When comparing Leonard Bernstein's two operas, Trouble in Tahiti (1951) and its sequel, A Quiet Place (1983; rev. 1984), one can reflect on the vast changes in the American cultural landscape between the 1950s and the 1980s. Trouble in Tahiti was Bernstein's satirical caricature of 1950s American suburban life, gently exposing the illusion of contentment through its candid depiction of a couple's failing marriage; however, A Quiet Place examines the same family, three decades later, through a darker and more emotionally wrought lens. What was satirical, melodic, and jazz-inflected in the earlier chamber-opera became deeply psychological and percussive, moving fluidly between tonality and atonality.
A Quiet Place tells the story of a contemporary American family struggling to connect, forgive, and accept one another's differences after the death of a loved one. They all yearn for and remember moments of intimacy, but struggle desperately to achieve it in the present. This is presented musically by repurposing musical and dramatic motifs from Trouble in Tahiti, and though often dark and emotionally searing, A Quiet Place is interspersed with moments of communion, and ultimately ends on a hopeful note with a promise of reconciliation.
In 1980, Bernstein discovered that a 30-year old writer named Stephen Wadsworth had a similar idea of writing a sequel-opera to Trouble in Tahiti, so they began working together to achieve their common goals. On a personal level, they felt a need to write about death and loss; Bernstein's wife Felicia had died of cancer two years earlier, and Wadsworth's sister Nina had been killed in a tragic car accident only one year before. Artistically, they wanted to write an "American" opera—a through-sung musical drama that would use vernacular speech and music to explore American middle-class problems by drawing upon the American musical theater tradition in addition to contemporary opera.
A triple commission from Houston Grand Opera, the Kennedy Center, and La Scala, A Quiet Place premiered in Houston on June 17, 1983, as a two-hour, one-act opera that followed Trouble in Tahiti on a double bill. The reviews were mixed and extreme. Some critics rejected the unusual subject matter and hybrid form, while others lauded the work for its musical sophistication and inventiveness. After the premiere, conductor John Mauceri urged the writers to re-conceive the relationship between the two works, and in the year that followed, Bernstein and Wadsworth trimmed parts of the original A Quiet Place and interpolated the 40-minute Trouble in Tahiti into the new work as two flashback scenes.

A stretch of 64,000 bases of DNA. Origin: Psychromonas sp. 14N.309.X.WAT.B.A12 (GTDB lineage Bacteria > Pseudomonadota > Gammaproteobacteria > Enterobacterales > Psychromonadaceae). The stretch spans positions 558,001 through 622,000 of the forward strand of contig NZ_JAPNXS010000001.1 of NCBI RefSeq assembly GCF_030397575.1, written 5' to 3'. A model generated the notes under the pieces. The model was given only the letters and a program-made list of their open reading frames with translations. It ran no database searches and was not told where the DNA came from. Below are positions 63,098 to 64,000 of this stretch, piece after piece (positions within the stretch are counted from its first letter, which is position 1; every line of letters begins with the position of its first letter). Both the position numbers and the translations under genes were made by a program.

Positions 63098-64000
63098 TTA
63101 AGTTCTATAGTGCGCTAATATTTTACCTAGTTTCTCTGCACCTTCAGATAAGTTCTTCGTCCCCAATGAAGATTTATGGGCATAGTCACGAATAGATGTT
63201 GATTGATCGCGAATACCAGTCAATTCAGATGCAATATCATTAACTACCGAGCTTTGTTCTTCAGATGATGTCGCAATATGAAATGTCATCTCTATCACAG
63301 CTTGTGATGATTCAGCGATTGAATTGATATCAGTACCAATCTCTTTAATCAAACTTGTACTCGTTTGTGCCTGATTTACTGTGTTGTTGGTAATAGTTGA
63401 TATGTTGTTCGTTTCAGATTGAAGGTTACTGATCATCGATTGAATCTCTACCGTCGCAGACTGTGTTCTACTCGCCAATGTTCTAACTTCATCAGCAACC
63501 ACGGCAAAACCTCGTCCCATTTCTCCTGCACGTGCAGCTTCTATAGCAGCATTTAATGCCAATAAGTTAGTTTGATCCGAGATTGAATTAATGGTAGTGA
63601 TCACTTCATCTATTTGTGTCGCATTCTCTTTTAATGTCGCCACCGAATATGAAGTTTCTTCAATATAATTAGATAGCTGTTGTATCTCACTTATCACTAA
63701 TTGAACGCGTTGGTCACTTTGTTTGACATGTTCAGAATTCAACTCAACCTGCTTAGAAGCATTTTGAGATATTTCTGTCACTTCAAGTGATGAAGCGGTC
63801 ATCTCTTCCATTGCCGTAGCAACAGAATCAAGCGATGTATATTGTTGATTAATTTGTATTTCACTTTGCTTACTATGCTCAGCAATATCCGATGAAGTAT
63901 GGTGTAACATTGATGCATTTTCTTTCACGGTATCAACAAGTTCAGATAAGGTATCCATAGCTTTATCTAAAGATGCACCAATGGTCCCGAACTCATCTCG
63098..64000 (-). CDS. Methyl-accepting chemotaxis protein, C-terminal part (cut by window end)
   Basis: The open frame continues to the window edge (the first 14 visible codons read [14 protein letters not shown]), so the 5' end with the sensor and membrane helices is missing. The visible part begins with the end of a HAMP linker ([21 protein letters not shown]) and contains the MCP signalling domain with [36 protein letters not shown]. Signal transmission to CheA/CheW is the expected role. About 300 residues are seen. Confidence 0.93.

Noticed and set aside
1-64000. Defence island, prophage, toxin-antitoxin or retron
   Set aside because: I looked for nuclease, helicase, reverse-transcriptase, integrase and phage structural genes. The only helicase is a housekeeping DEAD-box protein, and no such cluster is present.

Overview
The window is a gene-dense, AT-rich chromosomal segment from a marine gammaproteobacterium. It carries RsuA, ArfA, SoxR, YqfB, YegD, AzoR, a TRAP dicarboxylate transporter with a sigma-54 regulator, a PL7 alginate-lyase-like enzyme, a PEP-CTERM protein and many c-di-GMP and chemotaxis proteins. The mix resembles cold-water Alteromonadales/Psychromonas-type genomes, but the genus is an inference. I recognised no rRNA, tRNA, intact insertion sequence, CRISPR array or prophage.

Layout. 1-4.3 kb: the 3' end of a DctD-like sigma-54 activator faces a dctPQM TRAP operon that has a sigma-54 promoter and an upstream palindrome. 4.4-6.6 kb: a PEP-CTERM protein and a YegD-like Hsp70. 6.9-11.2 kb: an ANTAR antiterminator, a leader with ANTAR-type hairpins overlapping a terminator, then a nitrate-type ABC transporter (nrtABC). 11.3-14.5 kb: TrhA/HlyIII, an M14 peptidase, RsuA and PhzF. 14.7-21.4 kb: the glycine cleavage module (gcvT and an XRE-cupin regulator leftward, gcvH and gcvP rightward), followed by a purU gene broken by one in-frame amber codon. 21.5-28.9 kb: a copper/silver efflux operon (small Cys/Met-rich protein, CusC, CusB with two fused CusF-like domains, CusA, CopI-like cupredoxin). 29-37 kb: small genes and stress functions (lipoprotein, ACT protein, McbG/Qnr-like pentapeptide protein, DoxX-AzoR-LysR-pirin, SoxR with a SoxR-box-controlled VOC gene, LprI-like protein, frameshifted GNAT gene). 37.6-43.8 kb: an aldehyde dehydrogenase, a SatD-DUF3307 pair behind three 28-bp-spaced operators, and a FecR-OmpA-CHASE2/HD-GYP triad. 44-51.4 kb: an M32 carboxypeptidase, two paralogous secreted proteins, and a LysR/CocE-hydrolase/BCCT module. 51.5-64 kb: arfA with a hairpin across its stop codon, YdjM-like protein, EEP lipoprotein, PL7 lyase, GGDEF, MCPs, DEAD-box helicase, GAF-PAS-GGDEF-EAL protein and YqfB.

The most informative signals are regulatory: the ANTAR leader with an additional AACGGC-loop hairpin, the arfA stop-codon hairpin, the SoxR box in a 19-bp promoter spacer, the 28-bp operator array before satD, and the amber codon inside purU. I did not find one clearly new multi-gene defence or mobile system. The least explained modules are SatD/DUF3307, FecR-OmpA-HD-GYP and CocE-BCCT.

The revised version—now a three-act opera containing all of Trouble in Tahiti—creates a more immediate dialog between past and present, the original musical motifs, and their reprises. The revised A Quiet Place premiered at La Scala in June 1984, conducted by Mauceri and directed by Wadsworth. The production was very well-received in Italy before moving to the Kennedy Center the following month, and the opera was subsequently performed in Austria, Germany and the Netherlands. It has not, however, been staged professionally since Bernstein's death in 1990.
It may be that A Quiet Place was simply ahead of its time. As Bernstein said of his only full-length opera and final stage work, "It sounds like no other work by me or by anybody else I know of . . . It has a special language and sound all its own. The American language has never been treated in this particular way before." However, much has changed in American opera since 1984. Crossover works that blend a variety of musical styles and explore contemporary subject matter are now much more common. In this new environment, A Quiet Place finally enjoyed its New York Premiere in 2010 with the New York City Opera's production, directed by Christopher Alden and conducted by Jayce Ogren, and continues to intrigue audiences through its musical and psychological complexities.
Sam's wife Dinah has recently been killed in an alcohol-induced car crash.
Their two grown children, Junior and Dede, return home for their mother's funeral with Dede's husband (and Junior's lover), François. Sam has been estranged from his children for many years—Junior, who is mentally ill, had fled to Canada to dodge the Vietnam draft, and Dede and François live with him there to care for him. After the service, Sam excoriates the three of them, venting his anger, sorrow and confusion in a blistering, wrathful aria ("You're Late").